First Lady Michelle Obama's Tips For Eating Better as a Family

February 26, 2013
Eating as a family can be a challenge, even in the White House. To mark the 3rd anniversary of Let's Move! (the First Lady's initiative to fight childhood obesity) along with today's announcement of a massive online recipe swap on Pinterest with FoodNetwork.com and other media outlets, the First Lady shared her strategies for healthy family eating. The First Lady's office, along with Partnership for a Healthy America and Let's Move!, is partnering to pin hundreds of healthy family-friendly recipes that fit the USDA’s MyPlate guidelines. The goal is to help reduce obesity rates, and to make it easier to find healthier recipes online.

“We’re all busy parents,” said the First Lady. “I’m busy in a different way, but before being a First Lady, I was one of those moms out there trying to figure out how to feed my kids, hold down a job, get to the grocery store, then what to buy, how to cook it, how to get through a week and how to make lunch that the kids won’t whine about.”
 
Here are some of the First Lady's tips:
 
Make healthy changes early and they’ll stick
Adding cauliflower to macaroni and cheese
 
Make small changes to food your family already likes
Try oven fried chicken instead of fried
 
Healthy eating takes planning
Take time to plan out the week's meals so you avoid eating out.
Keep it simple
Avoid complicated dishes and opt for simple ones like baked chicken legs served with rice and broccoli.
 
Vegetables should be a part of our diets

Mrs. Obama says, “As I tell my kids, vegetables are something that has to be a part of your diet so we’ll find a few that you like, but there has to be a vegetable, and you have to finish it. You can skip the pasta, but you’ve got to eat the vegetables.”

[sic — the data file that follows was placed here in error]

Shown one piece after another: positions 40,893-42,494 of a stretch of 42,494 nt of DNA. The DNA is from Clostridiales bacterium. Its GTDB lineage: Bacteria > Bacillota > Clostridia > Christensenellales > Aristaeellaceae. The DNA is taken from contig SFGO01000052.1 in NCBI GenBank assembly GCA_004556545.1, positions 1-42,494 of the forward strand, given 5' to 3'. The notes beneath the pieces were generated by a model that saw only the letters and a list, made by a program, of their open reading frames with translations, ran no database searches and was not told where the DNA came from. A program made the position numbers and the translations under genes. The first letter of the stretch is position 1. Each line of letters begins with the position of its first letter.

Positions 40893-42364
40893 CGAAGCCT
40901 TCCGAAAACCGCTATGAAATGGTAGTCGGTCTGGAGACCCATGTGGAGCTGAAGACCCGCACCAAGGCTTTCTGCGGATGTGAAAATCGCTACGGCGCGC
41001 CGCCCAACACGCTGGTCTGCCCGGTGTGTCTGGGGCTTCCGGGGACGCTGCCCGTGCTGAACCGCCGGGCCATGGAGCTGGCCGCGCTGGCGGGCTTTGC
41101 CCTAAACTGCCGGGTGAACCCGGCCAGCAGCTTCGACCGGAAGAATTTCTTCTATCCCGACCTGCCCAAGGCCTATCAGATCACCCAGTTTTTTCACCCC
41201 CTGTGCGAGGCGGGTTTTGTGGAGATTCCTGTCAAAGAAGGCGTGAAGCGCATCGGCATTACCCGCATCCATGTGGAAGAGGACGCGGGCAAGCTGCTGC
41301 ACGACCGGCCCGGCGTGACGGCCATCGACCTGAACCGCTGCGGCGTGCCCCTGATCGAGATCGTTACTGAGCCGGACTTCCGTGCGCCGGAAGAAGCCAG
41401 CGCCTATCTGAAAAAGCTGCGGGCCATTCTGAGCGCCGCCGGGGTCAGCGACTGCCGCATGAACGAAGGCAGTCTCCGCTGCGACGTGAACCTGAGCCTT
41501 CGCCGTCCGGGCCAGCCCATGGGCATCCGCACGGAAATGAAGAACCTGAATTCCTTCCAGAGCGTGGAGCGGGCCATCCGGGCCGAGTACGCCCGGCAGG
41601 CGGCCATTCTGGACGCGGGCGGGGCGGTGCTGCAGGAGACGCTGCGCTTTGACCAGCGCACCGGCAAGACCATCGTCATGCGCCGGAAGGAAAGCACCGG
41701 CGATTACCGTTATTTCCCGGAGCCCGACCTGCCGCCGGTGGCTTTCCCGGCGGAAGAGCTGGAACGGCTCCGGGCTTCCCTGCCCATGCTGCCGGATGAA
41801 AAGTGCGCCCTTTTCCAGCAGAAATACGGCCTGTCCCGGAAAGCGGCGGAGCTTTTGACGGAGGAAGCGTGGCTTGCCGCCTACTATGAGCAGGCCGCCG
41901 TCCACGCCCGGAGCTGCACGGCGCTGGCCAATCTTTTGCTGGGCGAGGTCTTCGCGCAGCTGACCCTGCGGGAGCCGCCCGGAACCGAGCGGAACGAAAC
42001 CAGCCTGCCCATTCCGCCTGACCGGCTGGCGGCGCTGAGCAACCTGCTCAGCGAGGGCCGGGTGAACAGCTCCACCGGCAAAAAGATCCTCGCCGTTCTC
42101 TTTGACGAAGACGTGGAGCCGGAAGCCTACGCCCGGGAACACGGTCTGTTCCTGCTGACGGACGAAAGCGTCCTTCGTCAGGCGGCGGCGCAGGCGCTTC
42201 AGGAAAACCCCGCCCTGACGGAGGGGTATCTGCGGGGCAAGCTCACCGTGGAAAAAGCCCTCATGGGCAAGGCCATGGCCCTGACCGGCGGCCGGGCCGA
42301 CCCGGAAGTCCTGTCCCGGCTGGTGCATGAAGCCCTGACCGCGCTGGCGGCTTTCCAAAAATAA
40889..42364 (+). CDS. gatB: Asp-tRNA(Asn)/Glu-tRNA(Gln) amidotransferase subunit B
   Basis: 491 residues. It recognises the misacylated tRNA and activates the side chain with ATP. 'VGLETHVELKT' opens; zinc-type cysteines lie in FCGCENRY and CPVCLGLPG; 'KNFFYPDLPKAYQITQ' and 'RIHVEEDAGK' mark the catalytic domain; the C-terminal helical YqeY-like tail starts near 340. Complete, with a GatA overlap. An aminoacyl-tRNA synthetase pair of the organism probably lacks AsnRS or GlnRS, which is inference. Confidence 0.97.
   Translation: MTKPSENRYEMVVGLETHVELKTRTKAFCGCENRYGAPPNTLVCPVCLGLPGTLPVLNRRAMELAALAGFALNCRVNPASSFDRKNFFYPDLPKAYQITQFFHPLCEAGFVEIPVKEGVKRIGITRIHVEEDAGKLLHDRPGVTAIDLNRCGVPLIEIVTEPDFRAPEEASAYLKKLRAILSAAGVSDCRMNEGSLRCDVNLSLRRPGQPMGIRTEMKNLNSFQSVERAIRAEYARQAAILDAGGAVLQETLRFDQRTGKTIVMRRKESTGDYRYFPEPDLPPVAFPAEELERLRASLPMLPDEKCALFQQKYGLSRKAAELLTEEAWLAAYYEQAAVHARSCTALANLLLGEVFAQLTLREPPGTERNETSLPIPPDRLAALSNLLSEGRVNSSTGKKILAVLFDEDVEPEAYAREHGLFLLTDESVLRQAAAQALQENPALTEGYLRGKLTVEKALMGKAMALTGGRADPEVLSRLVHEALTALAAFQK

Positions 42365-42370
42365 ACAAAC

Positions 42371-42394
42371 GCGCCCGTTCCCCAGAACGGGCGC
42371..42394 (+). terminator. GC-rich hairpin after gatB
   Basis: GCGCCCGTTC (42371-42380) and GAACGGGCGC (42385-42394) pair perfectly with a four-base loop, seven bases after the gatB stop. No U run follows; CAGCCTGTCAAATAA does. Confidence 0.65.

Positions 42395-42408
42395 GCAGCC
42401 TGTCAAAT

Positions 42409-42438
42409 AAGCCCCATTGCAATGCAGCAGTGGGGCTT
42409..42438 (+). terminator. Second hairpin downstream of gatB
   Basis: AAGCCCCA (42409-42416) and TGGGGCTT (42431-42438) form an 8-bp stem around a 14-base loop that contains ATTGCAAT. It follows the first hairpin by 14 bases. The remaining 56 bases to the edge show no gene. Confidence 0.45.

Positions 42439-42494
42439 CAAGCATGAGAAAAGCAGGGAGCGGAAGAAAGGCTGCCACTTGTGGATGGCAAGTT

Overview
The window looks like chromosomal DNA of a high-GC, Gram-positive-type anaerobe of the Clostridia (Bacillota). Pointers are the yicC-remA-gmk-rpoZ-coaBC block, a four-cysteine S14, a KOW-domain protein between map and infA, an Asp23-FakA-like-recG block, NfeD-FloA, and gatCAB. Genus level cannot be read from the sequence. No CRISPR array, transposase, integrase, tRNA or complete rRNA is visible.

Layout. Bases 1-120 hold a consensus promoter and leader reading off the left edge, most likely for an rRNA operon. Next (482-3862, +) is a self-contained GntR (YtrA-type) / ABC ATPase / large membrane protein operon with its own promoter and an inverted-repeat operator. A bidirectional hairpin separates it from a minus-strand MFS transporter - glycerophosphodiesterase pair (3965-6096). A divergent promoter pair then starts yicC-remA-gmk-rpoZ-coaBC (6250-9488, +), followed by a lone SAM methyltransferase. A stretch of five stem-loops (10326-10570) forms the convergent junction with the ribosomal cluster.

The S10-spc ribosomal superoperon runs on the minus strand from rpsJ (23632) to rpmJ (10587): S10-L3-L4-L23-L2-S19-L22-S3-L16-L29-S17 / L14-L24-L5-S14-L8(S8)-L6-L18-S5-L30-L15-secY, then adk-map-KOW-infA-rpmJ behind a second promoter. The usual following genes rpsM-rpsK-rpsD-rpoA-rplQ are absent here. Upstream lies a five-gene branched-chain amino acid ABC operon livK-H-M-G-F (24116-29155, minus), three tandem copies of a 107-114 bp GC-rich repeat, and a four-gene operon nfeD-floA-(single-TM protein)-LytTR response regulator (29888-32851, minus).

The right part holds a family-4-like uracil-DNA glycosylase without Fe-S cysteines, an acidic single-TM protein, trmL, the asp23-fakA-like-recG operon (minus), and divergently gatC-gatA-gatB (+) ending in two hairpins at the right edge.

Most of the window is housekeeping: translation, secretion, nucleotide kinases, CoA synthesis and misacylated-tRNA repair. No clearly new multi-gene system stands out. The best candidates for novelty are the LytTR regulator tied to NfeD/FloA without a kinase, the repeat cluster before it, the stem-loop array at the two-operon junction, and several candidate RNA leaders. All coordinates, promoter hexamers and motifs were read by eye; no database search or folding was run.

But kids don’t have to love every vegetable
Pick at least one vegetable that your kids love and cook that more often.
 

Master some easy sides
Sweet potatoes are great because they can be popped in the microwave and are ready in minutes. Try frozen peas too and you have your two delicious veggies!

Cook at home and bond over a family meal

Cooking at home is not only cheaper but it allows the family to communicate at the family table.
 

Make a game out of the healthy foods conversation
“Over Christmas we did a bracketing of foods — ‘food bracketology.’ This was the President’s idea, and he’s quite pleased with it — like March Madness. We were with a bunch of other families, and this was an evening activity where the fathers bracketed foods — like what would be the winner. And you’d have the top brackets — so you had your pizza and your fried chicken, but you had sushi and you had vegetables — broccoli, kale, salads. And everybody got to vote. The foods would go head to head. Bacon against pie, right? Everybody had to vote, and the kids could make an argument. You could make one argument per category when they got down to the final eight. This was an intense conversation. We were surprised at many of the kids, how many vegetables stayed in for a long time. They got to the top eight — beyond the Sweet 16.”

Read more of this interview at Healthy Eats.
 
This official White House photograph is being made available only for publication by news organizations and/or for personal use printing by the subject(s) of the photograph. The photograph may not be manipulated in any way and may not be used in commercial or political materials, advertisements, emails, products, promotions that in any way suggests approval or endorsement of the President, the First Family, or the White House.

 

Image Sources:

 




 

Want more from Foodista? Sign up below!